As there isn't adequate research in the reproduction of this species, it is assumed that all tiger beetles, genus Cicindela, reproduce and live the same life cycle. Tiger beetles are diecious, meaning that their genders are separated instead of having both sex organs in the same organism (Pearson 2001). Adults have special structures for fitting together during copulation. The male has setae thickly covering their front legs for holding onto the female, and the female has a groove on her back for the male's mandibles (Pearson 2001). During copulation, the males "deposit spermatophores in the bursa of the...females for storage until the eggs are matured and ovulated" (Pearson 2001). To prevent from re-mating immediately, the male guards the female by grabbing her thorax with his mandibles and riding on her back to discourage other suitors (Tiger Beetles of Nebraska 2006).

Photo by Denis A. Doucet


Life Cycle

When the time is right, the female lays the eggs in the soil in a burrow she has made and then covers the burrow with soil to keep the eggs safe from predators (Tiger Beetles of Nebraska 2006). The eggs hatch into larvae, who then dig their way to the soil surface, using their head as a shovel (Tiger Beetles of Nebraska 2006). They don't leave the burrow right away, however. The larvae use the burrow as a shelter, as well as for a hiding place. The larvae hides in the burrow and waits for prey, as such small arthropods, to come by (Tiger Beetles of Nebraska 2006). When prey comes near, the larva ambushes it, grabbing it with enormous jaws and pulling it down into the burrow (Tiger Beetles of Nebraska 2006). There, the larva secretes digestive enzymes to break the food down before ingesting it (Tiger Beetles of Nebraska 2006). "Tiger beetle larvae are unique in that they have hooks located on the back of their abdomen to anchor them to the side of the burrow while they subdue large prey" (Tiger Beetles of Nebraska 2006). This stage of the life cycle lasts up to four years in some species.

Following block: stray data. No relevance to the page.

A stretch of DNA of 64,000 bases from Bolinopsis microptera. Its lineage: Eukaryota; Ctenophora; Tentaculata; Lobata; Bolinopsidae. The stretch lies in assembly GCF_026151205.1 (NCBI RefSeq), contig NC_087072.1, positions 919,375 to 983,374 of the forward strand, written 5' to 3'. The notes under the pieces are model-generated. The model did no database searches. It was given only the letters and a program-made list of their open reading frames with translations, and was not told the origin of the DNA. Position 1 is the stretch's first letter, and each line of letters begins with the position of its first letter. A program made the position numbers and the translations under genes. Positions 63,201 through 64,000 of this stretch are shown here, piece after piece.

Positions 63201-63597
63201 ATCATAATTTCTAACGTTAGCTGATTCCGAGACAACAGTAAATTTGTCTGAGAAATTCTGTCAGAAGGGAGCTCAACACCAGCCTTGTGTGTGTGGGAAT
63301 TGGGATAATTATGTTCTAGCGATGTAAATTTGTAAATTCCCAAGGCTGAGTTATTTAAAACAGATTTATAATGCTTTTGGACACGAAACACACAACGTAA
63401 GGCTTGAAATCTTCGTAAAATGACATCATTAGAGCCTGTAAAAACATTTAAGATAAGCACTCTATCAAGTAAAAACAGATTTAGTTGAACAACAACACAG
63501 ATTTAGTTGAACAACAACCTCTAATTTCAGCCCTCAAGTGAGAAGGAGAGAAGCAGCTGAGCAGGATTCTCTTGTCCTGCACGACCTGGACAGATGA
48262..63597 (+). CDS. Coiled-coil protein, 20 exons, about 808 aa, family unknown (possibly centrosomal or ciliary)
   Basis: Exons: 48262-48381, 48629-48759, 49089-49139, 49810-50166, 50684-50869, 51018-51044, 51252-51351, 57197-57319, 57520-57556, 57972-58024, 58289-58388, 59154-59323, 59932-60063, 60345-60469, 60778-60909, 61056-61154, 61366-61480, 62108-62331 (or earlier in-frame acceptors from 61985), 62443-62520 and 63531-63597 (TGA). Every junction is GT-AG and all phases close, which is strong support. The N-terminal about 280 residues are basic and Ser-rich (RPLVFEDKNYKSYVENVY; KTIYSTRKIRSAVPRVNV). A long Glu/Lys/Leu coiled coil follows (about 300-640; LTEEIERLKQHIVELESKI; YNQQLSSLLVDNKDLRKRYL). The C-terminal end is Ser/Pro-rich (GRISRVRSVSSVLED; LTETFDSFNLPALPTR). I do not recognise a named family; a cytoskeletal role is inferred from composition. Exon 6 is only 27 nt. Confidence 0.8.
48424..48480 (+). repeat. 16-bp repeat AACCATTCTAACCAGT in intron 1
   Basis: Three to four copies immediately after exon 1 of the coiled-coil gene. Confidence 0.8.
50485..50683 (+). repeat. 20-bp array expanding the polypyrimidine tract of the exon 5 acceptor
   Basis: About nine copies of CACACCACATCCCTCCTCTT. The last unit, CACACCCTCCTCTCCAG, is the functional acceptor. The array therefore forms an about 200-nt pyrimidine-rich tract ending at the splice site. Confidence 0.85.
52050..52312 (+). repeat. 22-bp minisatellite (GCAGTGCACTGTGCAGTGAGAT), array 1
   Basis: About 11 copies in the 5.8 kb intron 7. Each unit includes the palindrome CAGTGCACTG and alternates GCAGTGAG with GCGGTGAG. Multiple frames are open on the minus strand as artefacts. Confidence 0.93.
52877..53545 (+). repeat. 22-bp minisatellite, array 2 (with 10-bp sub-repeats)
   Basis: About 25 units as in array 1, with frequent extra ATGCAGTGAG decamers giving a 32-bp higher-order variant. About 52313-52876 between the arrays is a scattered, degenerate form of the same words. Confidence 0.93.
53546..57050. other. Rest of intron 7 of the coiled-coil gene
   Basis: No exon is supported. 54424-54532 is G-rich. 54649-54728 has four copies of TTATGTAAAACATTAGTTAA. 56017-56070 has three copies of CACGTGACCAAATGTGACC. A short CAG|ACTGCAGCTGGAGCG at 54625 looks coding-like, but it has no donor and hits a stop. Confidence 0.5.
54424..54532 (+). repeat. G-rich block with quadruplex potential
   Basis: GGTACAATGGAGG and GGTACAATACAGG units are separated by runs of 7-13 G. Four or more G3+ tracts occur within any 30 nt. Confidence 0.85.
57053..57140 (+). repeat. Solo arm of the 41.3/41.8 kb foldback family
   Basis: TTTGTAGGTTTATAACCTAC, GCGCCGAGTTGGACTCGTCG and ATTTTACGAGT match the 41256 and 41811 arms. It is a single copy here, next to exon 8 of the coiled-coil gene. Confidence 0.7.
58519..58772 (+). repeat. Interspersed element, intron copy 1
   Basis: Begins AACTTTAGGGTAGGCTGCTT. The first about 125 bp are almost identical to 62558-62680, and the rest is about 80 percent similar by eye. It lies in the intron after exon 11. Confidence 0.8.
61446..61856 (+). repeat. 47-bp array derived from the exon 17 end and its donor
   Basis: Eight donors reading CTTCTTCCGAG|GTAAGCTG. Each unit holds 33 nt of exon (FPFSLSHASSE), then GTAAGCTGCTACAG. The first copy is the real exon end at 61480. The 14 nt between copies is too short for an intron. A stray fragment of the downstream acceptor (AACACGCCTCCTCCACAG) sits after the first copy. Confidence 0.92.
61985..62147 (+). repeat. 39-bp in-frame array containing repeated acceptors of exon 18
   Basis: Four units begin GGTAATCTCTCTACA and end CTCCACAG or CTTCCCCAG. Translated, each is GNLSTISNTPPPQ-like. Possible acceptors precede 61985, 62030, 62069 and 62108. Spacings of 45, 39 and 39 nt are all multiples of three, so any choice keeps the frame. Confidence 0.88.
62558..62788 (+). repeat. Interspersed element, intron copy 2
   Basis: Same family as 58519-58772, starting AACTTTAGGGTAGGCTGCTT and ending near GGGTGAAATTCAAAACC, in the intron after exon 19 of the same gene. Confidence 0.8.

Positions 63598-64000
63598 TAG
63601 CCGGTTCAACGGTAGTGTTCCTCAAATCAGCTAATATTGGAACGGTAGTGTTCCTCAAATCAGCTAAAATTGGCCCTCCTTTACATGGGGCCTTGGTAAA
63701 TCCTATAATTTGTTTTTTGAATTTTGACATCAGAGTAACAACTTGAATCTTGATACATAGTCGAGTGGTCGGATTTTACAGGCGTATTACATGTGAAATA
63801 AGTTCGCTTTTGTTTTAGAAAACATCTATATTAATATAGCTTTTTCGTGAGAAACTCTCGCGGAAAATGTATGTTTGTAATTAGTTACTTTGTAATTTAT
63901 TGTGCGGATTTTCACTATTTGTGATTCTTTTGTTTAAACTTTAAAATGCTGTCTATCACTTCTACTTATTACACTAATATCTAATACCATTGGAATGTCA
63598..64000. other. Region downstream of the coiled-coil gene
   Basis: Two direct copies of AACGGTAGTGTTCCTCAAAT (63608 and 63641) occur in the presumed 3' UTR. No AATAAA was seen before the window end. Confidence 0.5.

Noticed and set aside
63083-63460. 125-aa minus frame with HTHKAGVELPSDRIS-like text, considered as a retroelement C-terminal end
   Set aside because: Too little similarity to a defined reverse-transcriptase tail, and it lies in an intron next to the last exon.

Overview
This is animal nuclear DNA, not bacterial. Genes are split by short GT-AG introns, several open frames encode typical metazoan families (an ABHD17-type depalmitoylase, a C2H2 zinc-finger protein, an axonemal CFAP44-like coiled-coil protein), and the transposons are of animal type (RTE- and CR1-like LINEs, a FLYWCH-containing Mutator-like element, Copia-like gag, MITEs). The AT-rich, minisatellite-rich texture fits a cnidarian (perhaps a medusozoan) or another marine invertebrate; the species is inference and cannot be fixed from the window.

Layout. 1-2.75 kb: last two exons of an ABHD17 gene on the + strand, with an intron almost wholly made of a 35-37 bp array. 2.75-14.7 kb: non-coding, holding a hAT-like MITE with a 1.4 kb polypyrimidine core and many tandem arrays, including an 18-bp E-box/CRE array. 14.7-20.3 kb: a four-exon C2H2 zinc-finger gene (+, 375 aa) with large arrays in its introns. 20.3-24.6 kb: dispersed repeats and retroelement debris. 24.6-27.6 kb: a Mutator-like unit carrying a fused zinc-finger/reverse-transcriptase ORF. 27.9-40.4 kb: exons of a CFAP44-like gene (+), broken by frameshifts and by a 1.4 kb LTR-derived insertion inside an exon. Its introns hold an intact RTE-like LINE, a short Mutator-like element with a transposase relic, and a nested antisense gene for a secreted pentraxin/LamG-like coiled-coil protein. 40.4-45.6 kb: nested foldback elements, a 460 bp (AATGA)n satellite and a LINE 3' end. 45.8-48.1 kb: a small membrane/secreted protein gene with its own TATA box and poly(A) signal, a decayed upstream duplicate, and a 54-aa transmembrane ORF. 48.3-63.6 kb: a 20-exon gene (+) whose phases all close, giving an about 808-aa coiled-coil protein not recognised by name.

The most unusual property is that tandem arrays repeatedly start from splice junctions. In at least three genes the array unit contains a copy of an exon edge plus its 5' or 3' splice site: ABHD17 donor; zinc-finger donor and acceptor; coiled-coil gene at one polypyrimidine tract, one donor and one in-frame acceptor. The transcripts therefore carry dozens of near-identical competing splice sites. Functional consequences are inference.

The next stage is the pupal cell. The larvae go a few inches deep into their burrow and plug the entrance (Tiger Beetles of Nebraska 2006). It spends two to three weeks here without feeding. The pupa is the transitional stage from larva to adult (Tiger Beetles of Nebraska 2006).

 When the adult emerges from the pupa, it waits three days for its exoskeleton to harden (Tiger Beetles of Nebraska 2006). Even after this waiting period, the beetle is still soft and lightly colored, making it vulnerable (Tiger Beetles of Nebraska 2006). Not long after emerging as adults, the beetles are reproductively mature (Tiger Beetles of Nebraska 2006), and the cycle starts over again.